The idea: An interactive, printed-electronic, trivia-style board game that will test the knowledge of all players.
The motivation: Utilizing printed electronic technologies to create a unique board game that is appealing to several age brackets, allows for the possibility of team play, and entertains while it goes. The board game also has the added challenge of playing against the computer. Incorporating the computer into the game brings in the unique aspect that not many board games in the market today contain. Players have the opportunity to win, but the added suspense is: everyone can lose.
The goal: Create “Space Race”, the first of its kind board game created entirely by students.
The game: For our game board there will be four different factions, or races, that desire a technology that is located on a new planet. By answering different trivia questions correctly the factions have the ability to get closer and closer to the planet by lighting up an advancing LED light. However, in this game players are also competing against the computer, who has a ring of LEDs surrounding it. If every faction answers the question incorrectly, then the computer will slowly start to ‘die.’ If the players answer too many questions incorrectly then everyone loses and the planet explodes.
Check out our demonstration here: Space Race Board Demonstration
Phase I: The Concept
In the beginning phases, establishment of how exactly the game was to be played had to be determined. Within the Rules group, the exact process was mapped out in an easy to read flowchart. The theme, in the meantime, was decided by a group vote: a race in space.
The original design of the board was also created, but this design was used only as a placeholder to get a feel for the final board layout. The method for players to scan their answers, as well as how trivia were to be presented were questions that had to be answered. We also had yet to determine the sizing of the central housing unit. We determined that in order to finish this project in a timely manner, Work Packages had to be created, making Design, Rules, and Documentation necessary groups.
Phase II: New Working Groups
The final background of the board was decided. We explained the rules of the game to the Vienna engineers and left them up to deciding how the program would be programmed. We were directed to create a project description that would potentially gain the interest of sponsoring parties. The topics of questions were decided, and thus a need for further specifications in job duties was created: Workpackages II. This included groups that would work on the answer cards, the question cards, design elements, set up of the board, USB assimilation on the board, 3D printed object creation, board layout, and technical documentation.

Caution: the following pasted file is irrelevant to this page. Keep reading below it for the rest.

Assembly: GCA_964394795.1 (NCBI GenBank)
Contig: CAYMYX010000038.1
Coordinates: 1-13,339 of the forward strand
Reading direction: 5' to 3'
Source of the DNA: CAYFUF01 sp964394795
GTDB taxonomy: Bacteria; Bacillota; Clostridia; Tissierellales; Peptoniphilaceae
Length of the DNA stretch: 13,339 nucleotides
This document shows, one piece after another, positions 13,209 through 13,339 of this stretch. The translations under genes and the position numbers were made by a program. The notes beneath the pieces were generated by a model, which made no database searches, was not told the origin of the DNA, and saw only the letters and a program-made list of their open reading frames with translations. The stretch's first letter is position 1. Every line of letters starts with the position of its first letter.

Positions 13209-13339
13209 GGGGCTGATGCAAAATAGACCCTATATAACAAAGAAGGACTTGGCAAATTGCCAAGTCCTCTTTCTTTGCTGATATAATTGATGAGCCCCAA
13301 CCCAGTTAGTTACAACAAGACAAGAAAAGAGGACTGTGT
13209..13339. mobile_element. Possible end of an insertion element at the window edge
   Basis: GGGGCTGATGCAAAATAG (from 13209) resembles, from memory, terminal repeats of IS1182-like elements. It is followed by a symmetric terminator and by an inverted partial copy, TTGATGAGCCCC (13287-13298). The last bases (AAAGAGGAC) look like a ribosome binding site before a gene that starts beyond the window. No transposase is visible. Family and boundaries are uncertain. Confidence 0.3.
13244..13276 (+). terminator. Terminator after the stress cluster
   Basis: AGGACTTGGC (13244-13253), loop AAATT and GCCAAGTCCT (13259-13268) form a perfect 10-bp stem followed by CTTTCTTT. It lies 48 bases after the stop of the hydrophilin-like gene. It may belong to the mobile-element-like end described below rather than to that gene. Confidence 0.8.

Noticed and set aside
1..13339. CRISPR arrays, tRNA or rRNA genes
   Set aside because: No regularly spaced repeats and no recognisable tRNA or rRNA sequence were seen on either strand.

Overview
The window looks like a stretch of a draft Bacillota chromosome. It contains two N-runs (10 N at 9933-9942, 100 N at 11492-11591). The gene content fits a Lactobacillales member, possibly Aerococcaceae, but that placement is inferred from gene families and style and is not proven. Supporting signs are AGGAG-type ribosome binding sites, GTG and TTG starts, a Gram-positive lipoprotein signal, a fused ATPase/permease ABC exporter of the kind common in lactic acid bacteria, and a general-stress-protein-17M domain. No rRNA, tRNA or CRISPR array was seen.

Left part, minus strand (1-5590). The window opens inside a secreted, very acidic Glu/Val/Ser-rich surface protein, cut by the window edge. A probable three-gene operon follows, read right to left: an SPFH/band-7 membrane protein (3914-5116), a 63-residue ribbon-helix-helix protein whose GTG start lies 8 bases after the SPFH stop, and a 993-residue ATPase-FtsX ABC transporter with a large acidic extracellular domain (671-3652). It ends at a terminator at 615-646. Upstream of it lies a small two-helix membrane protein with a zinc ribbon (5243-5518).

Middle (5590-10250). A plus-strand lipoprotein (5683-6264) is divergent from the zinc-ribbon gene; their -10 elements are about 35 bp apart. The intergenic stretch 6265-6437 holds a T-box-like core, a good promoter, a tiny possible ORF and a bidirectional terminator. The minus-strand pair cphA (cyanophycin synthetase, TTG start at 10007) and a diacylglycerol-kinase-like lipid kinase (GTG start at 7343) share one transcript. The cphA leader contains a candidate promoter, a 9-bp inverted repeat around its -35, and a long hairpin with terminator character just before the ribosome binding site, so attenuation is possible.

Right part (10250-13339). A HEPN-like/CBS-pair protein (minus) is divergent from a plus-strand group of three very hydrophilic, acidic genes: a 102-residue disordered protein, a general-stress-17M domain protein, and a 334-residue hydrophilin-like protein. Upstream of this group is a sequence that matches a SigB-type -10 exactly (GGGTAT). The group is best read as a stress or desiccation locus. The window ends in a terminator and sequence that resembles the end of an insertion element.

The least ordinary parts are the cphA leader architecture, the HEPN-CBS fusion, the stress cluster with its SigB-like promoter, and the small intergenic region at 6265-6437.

The question of how players would register their answers was an important factor. The Answer Cards group, comprised of Ross and Karin, along with the engineers from Vienna, determined that using a photoreceptor to register different answers with different colors would be an interesting solution to the question. The Question Cards group, of Sinan and Lisa, were in charge of utilizing NFC technology to the central housing unit so that questions could be registered to the computer.
Phase III: Evolution of the Board
Things were rapidly coming together. The design of the board was finalized, the 3D printed central housing was projected. We were coming along with the task of creating 200 questions for the game, and the question cards were being developed. The photoreceptors were in experimental stages.
The updates were endless:
Project Description had finished the paper and was currently working on the coming up with 200 game questions. The 3D Objects group was designing and redesigning ships as well as testing voltage readings, and deciding on a thinner platform for central computer housing.
Answer Cards were redesigning cards after running into some issues with voltage, printing cards on thicker substrate and laminating, and testing these new cards on the old test box. Fitting LED and sensor inside of the ship, deciding which colors to use. A USB port was purchased for the battery. The Question Cards group had materials chosen: two 160 gram papers double-sided tape with the NFC chip in the middle and laminated at a sizing of: 65 x 65mm 14pt font.
The Setup group had to redesign silver lines to coordinate with updated board layout, they had to make new screens for these new paths and change the program for Pick & Place for LEDs. Their goals were to test this new layout with the updated board layout.
Anja Mittler, our resident practical design expert developed logos and ships for each alien race.
Phase V: Becoming a Space Race
Both groups worked tirelessly on the programming and physical as well as technical design side of this board game. Minus a few hiccups and issues, the board was a success. With the question cards finished and the central housing unit stuffed to the brim with equipment, we were well on our way to creating a working board game.